What will inspire the next generation of scientists?
Truthfully, there’s an entire universe of possibilities out there. But FPL is hoping that its solar energy footprint at Frost Science—which includes solar trees and a solar farm—could be one of the sparks that ignites a child’s passion for STEM education.
“I grew up in the Shenandoah area no more than a mile or so away from the old museum campus,” said David Hernandez, a project manager at FPL. “I spent countless summers at the museum taking courses such as ‘Rocketry,’ where we built Estes rockets and launched them or ‘Marine Biology,’ where we would go to Matheson Hammock Park to collect samples and analyze them back at the museum. The museum definitely set me on a path to becoming an engineer.”
Florida Power & Light Company is the third-largest electric utility in the United States, serving approximately 4.9 million customer accounts or an estimated 10 million people across nearly half of the state of Florida. The company received the top ranking in the southern U.S. among large electric providers, according to the J.D. Power 2016 Electric Utility Residential Customer Satisfaction Study, and was recognized in 2016 as one of the most trusted U.S. electric utilities by Market Strategies International.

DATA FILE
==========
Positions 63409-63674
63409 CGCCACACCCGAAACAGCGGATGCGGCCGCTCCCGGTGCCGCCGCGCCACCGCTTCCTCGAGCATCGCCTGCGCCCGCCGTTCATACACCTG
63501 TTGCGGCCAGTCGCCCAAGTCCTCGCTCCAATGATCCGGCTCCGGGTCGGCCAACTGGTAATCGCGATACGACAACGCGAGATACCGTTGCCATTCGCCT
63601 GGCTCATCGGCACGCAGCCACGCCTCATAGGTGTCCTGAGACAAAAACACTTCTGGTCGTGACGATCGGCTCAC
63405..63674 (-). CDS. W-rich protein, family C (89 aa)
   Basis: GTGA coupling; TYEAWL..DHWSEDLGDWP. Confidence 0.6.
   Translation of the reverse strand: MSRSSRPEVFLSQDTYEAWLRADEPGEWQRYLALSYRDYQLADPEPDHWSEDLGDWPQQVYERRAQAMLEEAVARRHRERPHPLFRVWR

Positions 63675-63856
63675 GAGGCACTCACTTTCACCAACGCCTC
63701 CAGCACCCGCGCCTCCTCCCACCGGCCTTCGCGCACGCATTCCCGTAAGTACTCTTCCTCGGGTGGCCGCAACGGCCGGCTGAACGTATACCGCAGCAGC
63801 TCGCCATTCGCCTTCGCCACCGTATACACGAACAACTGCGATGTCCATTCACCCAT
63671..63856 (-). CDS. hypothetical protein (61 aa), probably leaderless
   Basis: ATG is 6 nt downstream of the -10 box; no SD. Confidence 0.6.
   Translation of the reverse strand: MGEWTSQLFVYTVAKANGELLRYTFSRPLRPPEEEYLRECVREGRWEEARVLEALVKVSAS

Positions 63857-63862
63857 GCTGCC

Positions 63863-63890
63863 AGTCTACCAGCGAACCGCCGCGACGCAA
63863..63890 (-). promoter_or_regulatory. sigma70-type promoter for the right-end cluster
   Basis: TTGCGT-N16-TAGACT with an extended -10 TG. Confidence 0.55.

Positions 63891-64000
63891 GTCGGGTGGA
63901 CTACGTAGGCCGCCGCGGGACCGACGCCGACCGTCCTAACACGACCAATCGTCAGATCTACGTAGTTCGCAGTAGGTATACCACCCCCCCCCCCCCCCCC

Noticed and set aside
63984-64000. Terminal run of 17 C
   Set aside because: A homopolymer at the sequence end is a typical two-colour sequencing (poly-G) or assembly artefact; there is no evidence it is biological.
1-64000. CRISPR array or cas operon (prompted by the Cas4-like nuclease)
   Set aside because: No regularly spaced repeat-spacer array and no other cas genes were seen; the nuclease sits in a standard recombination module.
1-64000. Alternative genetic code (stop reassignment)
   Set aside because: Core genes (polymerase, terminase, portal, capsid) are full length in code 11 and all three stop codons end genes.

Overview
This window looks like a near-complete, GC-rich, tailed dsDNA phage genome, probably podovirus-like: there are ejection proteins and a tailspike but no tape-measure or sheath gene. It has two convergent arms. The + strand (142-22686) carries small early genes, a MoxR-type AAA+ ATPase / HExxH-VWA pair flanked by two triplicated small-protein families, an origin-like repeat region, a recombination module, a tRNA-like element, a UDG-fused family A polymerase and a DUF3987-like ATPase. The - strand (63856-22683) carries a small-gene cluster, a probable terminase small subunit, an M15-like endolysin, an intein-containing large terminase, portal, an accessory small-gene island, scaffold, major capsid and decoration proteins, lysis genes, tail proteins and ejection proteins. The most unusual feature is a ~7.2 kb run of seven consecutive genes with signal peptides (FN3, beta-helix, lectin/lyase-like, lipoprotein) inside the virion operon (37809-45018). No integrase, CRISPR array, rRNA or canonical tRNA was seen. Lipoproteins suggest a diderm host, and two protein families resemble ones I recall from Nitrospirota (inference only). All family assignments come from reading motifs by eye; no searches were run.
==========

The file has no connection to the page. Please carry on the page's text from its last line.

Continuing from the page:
FPL’s solar expansion plays an important role in the company’s innovative approach of making smart investments that generate affordable, clean energy for Floridians. Today, FPL operates more than 335 megawatts of solar at eight solar plants around the state. By early 2018, 600 more megawatts of solar—enough to power 120,000 homes—will be added. They also plan on building nearly 2,100 megawatts of new universal solar (utility-scale) in Florida over the next six years. That’s nearly 9 million solar panels, which, laid end to end, would stretch from Miami to Sydney, Australia—almost half way around the world.
For more information, go to www.fpl.com.